Absa tried to 'force out' employees

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Big four bank Absa tried to demote almost 200 IT staff and prevent them from receiving bonuses or pay hikes, until it was prevented from doing so last week by a union.

ITWeb is in possession of a mail sent late last year by Absa's Africa CIO, Alpesh Patel, to the IT leadership team, in which he says the bottom 10% of IT staff should be forced into a lower rank.

The mail, sent out in November, states the leadership team needs to make sure 10% of their “population” is in C and D ranks. “Remember, this is a forced rank exercise and, therefore, you must have this 10% of your populations.”

Patel writes: “The bottom 10% cannot be making a difference to our organisation and deliveries. They drag down the rest of the organisation.”

The mail, which has since been retracted, says these staff members will not receive a bonus or a pay rise, and any endeavour to increase their salaries will be “swiped off centrally”.

No way

Comfort Duma, assistant general secretary of financial union Sasbo, says “it's illegitimate. It's a direct violation of the bank's policy.”

Duma says the e-mail was only retracted last week, after the union forced Absa to withdraw it. He says the forced ranking was never implemented, as Sasbo had been in talks with Absa since early this year in a bid to get it to retract the mail. The D rank is essentially seen as a grading for poor performers, explains Duma.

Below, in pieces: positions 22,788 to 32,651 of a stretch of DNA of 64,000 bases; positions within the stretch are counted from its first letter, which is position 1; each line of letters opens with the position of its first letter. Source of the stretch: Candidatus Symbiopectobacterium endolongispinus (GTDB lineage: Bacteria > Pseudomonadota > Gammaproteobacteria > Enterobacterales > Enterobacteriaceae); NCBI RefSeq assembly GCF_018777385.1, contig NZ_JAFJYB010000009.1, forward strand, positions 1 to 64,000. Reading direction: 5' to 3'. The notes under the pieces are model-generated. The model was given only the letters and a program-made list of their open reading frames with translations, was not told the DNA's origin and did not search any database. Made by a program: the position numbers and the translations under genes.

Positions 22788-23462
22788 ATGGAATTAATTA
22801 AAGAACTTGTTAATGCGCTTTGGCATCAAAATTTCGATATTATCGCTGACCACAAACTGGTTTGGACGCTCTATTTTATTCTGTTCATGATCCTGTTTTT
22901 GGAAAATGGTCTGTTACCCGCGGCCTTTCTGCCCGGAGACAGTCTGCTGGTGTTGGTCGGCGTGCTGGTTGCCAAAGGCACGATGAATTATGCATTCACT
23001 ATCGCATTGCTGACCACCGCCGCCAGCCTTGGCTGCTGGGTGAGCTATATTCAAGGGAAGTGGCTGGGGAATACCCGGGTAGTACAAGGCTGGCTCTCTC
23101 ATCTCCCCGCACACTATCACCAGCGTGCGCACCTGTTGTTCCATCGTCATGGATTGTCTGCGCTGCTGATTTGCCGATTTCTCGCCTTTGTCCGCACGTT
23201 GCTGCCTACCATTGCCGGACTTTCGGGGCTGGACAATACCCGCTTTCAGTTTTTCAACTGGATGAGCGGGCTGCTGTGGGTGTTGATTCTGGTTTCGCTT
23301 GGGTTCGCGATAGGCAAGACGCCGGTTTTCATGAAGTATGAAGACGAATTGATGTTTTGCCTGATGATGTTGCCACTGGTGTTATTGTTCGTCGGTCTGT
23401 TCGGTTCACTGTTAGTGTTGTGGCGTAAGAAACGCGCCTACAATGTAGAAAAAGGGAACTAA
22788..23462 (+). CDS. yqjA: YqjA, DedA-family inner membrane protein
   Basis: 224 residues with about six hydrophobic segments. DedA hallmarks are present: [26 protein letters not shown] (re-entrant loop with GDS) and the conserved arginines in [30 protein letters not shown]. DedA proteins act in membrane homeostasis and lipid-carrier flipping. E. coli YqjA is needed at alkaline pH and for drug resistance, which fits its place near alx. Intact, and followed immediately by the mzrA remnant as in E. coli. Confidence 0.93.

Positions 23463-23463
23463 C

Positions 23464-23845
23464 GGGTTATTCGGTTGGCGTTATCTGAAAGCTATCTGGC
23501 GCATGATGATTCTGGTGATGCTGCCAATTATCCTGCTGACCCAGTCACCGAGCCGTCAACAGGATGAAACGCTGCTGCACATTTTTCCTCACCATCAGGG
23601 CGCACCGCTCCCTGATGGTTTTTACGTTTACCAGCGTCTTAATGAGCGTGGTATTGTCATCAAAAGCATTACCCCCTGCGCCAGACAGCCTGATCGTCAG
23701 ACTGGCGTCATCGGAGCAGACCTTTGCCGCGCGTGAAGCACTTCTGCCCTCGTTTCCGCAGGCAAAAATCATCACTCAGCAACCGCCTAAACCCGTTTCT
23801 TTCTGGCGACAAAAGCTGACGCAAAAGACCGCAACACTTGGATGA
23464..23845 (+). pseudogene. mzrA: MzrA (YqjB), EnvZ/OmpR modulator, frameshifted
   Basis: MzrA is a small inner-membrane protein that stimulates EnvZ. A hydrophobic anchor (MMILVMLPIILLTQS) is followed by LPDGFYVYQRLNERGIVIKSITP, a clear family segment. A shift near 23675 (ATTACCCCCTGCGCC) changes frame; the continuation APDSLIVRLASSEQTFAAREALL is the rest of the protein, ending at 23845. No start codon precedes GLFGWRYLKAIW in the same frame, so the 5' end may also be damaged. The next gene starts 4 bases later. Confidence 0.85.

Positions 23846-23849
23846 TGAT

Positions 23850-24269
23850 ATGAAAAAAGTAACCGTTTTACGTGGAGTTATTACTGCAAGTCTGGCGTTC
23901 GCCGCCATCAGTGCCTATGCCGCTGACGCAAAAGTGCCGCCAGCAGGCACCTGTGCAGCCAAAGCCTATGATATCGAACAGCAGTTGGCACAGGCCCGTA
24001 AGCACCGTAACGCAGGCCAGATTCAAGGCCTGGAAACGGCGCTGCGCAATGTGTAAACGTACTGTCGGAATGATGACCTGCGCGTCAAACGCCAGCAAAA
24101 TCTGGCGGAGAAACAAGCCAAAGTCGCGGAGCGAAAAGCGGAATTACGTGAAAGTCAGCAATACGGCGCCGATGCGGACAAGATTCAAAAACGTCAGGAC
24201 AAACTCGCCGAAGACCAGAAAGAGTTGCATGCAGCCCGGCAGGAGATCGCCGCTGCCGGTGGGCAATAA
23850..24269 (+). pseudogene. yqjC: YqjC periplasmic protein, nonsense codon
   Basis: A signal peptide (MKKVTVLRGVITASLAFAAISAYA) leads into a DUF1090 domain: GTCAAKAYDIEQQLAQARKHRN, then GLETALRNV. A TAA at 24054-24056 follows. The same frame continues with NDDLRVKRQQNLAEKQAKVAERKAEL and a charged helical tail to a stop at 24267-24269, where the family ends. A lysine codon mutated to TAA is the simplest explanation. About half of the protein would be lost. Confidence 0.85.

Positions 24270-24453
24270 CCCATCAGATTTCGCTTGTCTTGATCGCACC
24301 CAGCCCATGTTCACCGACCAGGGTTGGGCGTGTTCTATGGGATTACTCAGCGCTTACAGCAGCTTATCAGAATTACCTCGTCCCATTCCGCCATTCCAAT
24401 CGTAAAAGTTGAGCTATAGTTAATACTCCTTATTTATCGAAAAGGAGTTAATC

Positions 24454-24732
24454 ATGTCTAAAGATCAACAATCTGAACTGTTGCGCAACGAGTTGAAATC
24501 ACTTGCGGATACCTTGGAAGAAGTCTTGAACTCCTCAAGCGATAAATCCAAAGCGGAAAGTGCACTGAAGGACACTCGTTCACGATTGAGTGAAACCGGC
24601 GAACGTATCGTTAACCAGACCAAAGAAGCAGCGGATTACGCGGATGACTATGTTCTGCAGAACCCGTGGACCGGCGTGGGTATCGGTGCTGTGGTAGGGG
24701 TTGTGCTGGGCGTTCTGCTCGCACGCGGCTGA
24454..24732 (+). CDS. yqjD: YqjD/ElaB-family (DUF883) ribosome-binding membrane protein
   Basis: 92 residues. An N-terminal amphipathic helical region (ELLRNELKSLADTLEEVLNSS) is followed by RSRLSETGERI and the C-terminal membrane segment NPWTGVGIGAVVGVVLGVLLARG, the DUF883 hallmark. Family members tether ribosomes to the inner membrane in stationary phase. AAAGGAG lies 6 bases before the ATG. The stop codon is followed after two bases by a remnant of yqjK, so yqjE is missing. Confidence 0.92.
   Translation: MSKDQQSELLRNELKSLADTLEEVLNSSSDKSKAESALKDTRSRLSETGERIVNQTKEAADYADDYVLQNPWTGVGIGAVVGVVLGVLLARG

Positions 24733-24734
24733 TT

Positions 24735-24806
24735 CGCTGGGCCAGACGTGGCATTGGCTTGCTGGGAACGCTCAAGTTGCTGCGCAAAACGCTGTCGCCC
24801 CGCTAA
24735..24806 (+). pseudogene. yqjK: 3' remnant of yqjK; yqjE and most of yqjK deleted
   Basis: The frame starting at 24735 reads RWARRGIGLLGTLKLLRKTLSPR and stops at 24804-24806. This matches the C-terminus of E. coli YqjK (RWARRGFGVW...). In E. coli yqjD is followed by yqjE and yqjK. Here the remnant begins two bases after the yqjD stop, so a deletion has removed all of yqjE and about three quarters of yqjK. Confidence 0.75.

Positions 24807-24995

Forcing out?

lvan lsraelstam, CE of Labour Law Management Consulting, says, based on the available facts, the mail could indicate an attempt by the bank to force some of its staff out, instead of following a retrenchment process.

Last month, ITWeb revealed the bank had told all its 1 600 IT staff to reapply for their jobs. Almost 200 of those that were not successful were escorted off the premises and put on gardening leave, pending the results of its reassignment process.

Absa has repeatedly denied it will retrench any employees, although staff have accused it of planning to get rid of a number of workers.

Israelstam says, while forced ranking is not commonplace, he has seen it happen before. He says it is legal, as long as the company can prove it does so legitimately and with sufficient reasons. Companies would have to prove that the staff are genuinely not performing at the required level and there is no guarantee of a bonus or salary increase, lsraelstam adds.

No clarity

Absa's only comment to several questions posed by ITWeb is: “Absa employee rankings are based on performance, as outlined in our human resources policies. Rankings are not forced.”

Trade union Solidarity has publicly challenged the bank's CEO, Maria Ramos, to either deny rumours of large-scale retrenchments at the bank, or clarify how many people could be affected if Absa plans to cut jobs.

In a statement, the union says a source told it that Barclays, which owns a majority stake in Absa, told the local bank to retrench to save costs.

Deputy general secretary Dirk Hermann says: “Thousands of Absa employees are faced with a great deal of uncertainty over their future at the bank.”

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